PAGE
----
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Oslo City Break on Budget

Oslo, the capital of Norway, is a city with an eclectic architectural mix of old and new, bordered by a fjord and miles of woodlands. The city has the perfect size to be explored by foot or by bicycle, and offers plenty of museums to visit, a booming nightlife and outdoor activities if you’re looking for adventure.

Even if the city is not very popular among travel destinations due to high costs, it is possible to plan a city break on the budget (Oslo is the most expensive city in Europe, and probably the second most expensive in the world after Tokyo). In this article I will tell you how I planned and spent a city break in Oslo, and what opportunities lies out there for you to take advantage of them.

Oslo City Break

You can plan a city break in Oslo for 3 or 4 days because it’s enough time to explore the city. While most people are planning a city break during the week-end, I would recommend you to do it on week-days. This way you can take the pulse of the city, observe normal people going to work and so on. I always avoid Sundays and Mondays, because these days you can find closed stores or museums.

First thing when you start planning is to set a budget. Will you travel alone or with a friend? Do you have flexible dates or not? When I plan my trips, I always try to be flexible with the dates, and plan in advance with at least 3 months, because you can find cheap flights this way.

Cheap Flights to Oslo

Depending on your location, travel dates and airline company you choose, the price for a ticket may differ very much, but you should be able to find the lowest prices in the 60-90 Euro range. I booked a round-trip flight to Oslo from London with only 36,90 Euro for one person, but this is thanks to tips and tricks learned from Fly 4 Free book. I recommend you this book if you want to start saving money and make cheap vacation all the time.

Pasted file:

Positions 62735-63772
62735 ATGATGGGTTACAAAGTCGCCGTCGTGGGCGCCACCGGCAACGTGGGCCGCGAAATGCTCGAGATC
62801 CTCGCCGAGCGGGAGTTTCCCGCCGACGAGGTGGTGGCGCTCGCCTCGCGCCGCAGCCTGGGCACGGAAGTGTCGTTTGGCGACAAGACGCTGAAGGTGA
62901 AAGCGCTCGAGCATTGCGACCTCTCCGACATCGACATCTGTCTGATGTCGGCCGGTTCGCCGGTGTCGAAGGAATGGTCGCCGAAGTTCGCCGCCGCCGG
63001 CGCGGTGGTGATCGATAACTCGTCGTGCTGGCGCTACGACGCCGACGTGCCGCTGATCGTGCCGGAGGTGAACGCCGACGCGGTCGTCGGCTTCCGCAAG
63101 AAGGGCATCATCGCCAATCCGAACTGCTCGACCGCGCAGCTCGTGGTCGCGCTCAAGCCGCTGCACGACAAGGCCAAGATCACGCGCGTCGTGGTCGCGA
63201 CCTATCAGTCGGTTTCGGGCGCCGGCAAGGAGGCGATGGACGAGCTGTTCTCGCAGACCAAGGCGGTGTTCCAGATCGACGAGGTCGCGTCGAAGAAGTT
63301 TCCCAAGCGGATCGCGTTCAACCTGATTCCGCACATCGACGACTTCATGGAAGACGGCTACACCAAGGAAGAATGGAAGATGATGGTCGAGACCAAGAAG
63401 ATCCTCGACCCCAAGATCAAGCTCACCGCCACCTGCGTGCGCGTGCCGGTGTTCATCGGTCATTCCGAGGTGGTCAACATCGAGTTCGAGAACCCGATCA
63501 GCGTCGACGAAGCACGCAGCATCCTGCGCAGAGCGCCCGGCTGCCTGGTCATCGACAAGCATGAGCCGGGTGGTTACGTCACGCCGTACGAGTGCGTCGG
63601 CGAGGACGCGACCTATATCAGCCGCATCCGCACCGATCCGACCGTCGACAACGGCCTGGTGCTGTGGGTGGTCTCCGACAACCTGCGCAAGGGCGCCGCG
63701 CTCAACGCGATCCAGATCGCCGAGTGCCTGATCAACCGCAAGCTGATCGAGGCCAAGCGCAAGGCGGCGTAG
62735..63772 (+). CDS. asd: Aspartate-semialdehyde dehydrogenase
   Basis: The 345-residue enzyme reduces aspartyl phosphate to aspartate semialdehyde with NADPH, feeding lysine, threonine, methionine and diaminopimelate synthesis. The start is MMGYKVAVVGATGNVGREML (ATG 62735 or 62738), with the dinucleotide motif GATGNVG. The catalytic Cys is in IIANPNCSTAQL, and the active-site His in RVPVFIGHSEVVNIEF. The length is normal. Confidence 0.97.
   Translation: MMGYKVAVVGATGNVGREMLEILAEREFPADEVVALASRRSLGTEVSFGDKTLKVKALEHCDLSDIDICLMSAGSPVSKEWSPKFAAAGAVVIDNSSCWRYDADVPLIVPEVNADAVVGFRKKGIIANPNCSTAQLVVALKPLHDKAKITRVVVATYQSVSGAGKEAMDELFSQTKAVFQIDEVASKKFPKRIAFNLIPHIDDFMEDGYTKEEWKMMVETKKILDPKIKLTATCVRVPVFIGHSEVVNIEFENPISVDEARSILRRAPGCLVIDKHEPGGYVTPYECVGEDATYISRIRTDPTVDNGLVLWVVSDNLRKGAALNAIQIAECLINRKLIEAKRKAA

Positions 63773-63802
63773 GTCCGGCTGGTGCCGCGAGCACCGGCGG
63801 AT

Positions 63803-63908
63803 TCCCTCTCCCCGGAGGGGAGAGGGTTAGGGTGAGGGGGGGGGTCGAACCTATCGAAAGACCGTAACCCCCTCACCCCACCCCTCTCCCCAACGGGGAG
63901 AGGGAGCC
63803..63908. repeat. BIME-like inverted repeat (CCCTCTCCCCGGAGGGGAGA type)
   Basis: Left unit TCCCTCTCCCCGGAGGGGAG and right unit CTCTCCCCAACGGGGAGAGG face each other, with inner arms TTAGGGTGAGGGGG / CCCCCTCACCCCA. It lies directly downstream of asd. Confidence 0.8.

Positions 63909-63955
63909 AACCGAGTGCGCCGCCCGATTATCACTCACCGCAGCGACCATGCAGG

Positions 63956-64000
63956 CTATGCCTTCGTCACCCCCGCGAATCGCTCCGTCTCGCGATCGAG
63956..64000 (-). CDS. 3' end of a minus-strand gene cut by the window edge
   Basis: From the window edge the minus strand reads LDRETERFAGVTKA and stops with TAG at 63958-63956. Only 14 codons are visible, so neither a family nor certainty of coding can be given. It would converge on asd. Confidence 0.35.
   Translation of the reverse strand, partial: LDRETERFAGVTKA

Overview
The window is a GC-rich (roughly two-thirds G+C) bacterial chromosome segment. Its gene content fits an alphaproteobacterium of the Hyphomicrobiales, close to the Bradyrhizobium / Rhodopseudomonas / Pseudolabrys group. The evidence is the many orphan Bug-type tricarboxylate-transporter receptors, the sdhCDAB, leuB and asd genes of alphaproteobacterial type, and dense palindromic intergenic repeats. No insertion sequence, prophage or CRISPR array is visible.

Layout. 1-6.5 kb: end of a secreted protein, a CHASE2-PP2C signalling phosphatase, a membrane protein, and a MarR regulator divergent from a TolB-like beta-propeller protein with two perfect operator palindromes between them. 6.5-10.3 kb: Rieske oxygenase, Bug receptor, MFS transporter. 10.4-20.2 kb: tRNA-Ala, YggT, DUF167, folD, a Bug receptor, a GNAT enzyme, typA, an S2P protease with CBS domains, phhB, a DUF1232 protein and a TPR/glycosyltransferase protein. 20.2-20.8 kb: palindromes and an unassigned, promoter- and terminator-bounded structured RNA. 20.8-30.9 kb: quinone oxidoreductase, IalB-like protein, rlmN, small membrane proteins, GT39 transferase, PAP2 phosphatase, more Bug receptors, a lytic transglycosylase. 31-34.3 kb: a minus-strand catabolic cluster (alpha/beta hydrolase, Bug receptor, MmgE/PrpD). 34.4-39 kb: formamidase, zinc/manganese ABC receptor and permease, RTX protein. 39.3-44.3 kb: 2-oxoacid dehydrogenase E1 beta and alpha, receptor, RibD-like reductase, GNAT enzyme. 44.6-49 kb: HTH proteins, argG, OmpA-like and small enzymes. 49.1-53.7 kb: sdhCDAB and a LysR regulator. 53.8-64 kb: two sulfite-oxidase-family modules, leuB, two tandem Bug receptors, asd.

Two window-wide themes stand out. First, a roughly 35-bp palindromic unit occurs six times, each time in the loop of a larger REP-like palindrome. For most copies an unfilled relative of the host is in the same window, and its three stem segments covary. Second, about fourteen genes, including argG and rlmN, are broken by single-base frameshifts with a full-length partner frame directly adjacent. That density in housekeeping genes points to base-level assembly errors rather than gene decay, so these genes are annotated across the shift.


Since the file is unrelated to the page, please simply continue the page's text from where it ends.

On a side note I recommend you also the book Escape Plan, it is quite a bible for someone like me, who wants to keep the costs as low as possible during a trip, no matter if it’s about flights, accommodation or phone credit to call back home. The tricks learned from these books helped me to save a lot of money in the past 2 years, and I was able to travel more and to destinations that otherwise I would have never thought of.

Once you find the cheapest flight, you also have set the date when your trip will take place. Starting from this point, it’s getting easier to plan your holiday or city break.

Usually, no one speaks about transfer from the airport to your hotel or city center, and in Oslo it can cost you more than the flight ticket if you don’t know how to manage it. The transfer may be done by train (you will pay around 11 Euro for the ticket), or by bus, in which case I recommend you a subscription valid for one day that costs around 10 Euro.

Cheap Hotels in Oslo

Accommodation often takes up a big part of your holiday budget, but you can find cheap places to stay in Oslo. The more basic the accommodation, the lower the price. Would you like a more comfortable standard, without spending your entire budget? Then we suggest you go for a pension or guest house – these are often located near the city center.

Accommodation in Oslo is in general expensive, but if you are on a budget and you have plenty of time to search the internet, you can find a lot of low-cost options, starting with the hostels where you can share the rooms with others and ending with 2-star and 3-star hotels that have discounted prices for your travel dates.